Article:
War Breaks Out

by Harry Lazarus (Tenafly, NJ)
(interviewed by Bruce Black)

When I was growing up, I used to love listening to my grandfather, Harry Lazarus, z”l, retell  stories about his childhood in Zharnov, a small village near Lodz and not far from Warsaw, and how he made his way to America. He was a baker, with bright blue eyes above a thick nose, a warm smile, and broad, strong shoulders, and he spoke with the thick Eastern European Yiddish accent of his youth. Before his death a number of years ago, I recorded one of our story-telling sessions in his apartment in Tenafly, NJ. In this segment he describes his life in Zharnov when  war between the Austrians and the Russians breaks out.

BB: So, you were saying the war broke out…

HL: Yes, then the war broke out. The Russians were in Zharnov. Then the Austrians chased them out and grabbed all the boys, fourteen-year-old boys, to chop stones. And then they took us and sent us away to make trenches.

We were there by a farmer, two boys laying on the floor or three of us covered up in our coats, and at 5 am we used to go to the place where the sergeant counted us, and then we ate something, and then we had to go to dig the trenches.

One time my boots fell apart. I walked about two miles without the boots in the snow. When I came there to the place, I warmed my leg under my jacket, and the sergeant hit me with a whip, the Austrian sergeant. He hit me with a whip. I had to stay with both feet in the snow.

And some fellow that spoke German came over and said, “What did you hit him for? He hasn’t got boots.” And he sent me in the place to peel potatoes until they were going to fix my boots.

They fixed my boots, and I came out, but instead of going to them I ran away. I couldn’t go on a train because I didn’t have any documents. So, I ran. When I came to a farm or somewhere, I went inside to the farmer and I crossed myself and I spoke Polish.

They didn’t know whether I am Jewish or not, and I begged for a piece of bread or something, and that’s what they used to give me: a piece of bread or potato or something. And I would sit around there, and then I’d run again.

I ran, I don’t know, maybe forty or fifty miles. I kept on running until I came to Kunsk. There was my sister. Not from my father’s first wife, but a sister, and she was no good. She was a terrible woman. When I came there on a Friday morning, she gave me something to eat and said, “When do you go home?” She wouldn’t let me stay over Saturday in her place. “When do you go back to Zharnov?”

So I had to run from her place to Zharnov. It was maybe another ten miles. When I came back to Zharnov, I went to my uncle. He was a very good man. He kept me there, you know, and I was by him a few days, until a soldier asked “Who wants to go to Vienna?” And I registered to go to Vienna, and another few boys registered to go to Vienna, too.

So, we came to Vienna. We were put in a barracks where the soldiers lived and they gave us something to eat, all right, and then they came in the next day or two and asked, “Who wants to go to Czechoslovakia?”

At that time Czechoslovakia used to belong to Austria, and I picked up my hand right away to go to work in a leather factory. And another boy picked up his hand. And they sent us away to Czechoslovakia. The city was, I think, Brinn.

And they took away all our documents, and then they gave me an apron and boots and a piece of iron to take out the leather from the lime and bring it to the machine to fix up. The machine cleaned this up to make leather out of it.

But lots of times I couldn’t hit the leather, you know, with the hook. I couldn’t hit it. It would slide out. So I used to grab it with my hand to pull it over to the machine and my fingers got burned up from the lime. And I thought, “This is not for me neither.”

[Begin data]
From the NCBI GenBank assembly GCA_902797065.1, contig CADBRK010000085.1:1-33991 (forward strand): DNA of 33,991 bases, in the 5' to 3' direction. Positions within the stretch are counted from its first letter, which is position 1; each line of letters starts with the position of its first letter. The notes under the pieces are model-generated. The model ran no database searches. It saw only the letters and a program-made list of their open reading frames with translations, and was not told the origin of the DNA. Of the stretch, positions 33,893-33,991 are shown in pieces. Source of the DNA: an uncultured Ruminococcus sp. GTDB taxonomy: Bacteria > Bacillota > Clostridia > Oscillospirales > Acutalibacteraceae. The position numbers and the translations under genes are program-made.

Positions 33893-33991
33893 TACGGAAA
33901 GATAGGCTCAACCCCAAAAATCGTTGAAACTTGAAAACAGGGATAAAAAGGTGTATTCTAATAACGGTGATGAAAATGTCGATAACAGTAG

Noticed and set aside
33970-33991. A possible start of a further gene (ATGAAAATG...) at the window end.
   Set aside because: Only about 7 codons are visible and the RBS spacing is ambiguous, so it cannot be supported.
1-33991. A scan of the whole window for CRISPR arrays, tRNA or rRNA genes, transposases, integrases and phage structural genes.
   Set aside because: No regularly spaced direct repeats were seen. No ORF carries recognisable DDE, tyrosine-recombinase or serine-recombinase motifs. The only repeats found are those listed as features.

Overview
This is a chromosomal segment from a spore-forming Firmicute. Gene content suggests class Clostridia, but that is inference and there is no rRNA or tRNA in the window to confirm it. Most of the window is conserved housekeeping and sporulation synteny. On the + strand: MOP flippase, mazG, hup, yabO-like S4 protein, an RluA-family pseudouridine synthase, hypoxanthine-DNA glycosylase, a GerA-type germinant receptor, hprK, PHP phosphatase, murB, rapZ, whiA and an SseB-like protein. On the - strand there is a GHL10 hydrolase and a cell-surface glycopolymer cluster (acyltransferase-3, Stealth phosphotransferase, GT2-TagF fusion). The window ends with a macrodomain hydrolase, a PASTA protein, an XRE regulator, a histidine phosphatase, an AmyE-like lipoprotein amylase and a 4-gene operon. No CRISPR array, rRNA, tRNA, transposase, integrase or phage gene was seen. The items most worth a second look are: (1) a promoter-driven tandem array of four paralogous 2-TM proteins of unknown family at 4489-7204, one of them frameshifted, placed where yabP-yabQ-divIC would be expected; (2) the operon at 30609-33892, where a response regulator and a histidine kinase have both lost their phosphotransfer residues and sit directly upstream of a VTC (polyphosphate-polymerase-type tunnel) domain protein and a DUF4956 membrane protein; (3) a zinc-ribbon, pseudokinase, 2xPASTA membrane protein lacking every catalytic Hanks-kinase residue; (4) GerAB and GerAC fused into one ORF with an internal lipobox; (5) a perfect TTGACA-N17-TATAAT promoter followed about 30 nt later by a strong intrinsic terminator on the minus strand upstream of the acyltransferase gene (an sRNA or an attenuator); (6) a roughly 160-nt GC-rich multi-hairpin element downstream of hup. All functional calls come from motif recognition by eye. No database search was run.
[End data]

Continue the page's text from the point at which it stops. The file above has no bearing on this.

So, I ran again. They wouldn’t give me my documents back. So I ran away to a train, and I hid myself under the bench, and I knew that the train goes back to Vienna, and I went back to Vienna.

When I came to Vienna, everything was rationed. You couldn’t get anything without a ration card. I didn’t have any money to go into places to eat. So I said, “All right, whatever’s going to be is going to be.” And I went back to the barracks.

I came to the barracks and the officer said in German, “What are you doing here?”

And I said, “I burned my fingers up. I couldn’t work there, so I ran away.”

And he called me all kinds of names in German, “Verfluchte Yuden! Verfluchte Yude! I’m going to send you back to Poland!” Oh, he hollered murder.

But I had one nephew there who worked in a very big factory. He found out that I am there, and he made a job for me in the factory. So the German let me out. He gave me another document and he let me out to go to work in the factory.

I went to the factory. It was a very big factory, about 20,000 people there, and they put me in, and I had to put electric lights in, you know? Electric lights.

I used to work in that place and we used to get one meal a day, just a little meal. One time everybody was kicking, and I said to a friend, “What are you kicking for?” And he said, “We’re eating horse meat.” So I had enough already. I didn’t eat it.

And then I lived in a place, you know, I used to pay there, I don’t know, two krone or five krone, to rent a room. And I used to live there as a boarder, and I brought over Manny, and he was a boarder there, too.

After work we used to go in a people’s kitchen to get something to eat, like a bowl of soup or something. And then we used to go home with nothing more than a piece of bread in my pocket. I used to have such a terrible life.

But I was with Manny, and he made a few dollars, and we used to share, and soon I was making a little money on the Black Market…

Next: From Vienna to Berlin…

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Filed under American Jewry, European Jewry, Family history

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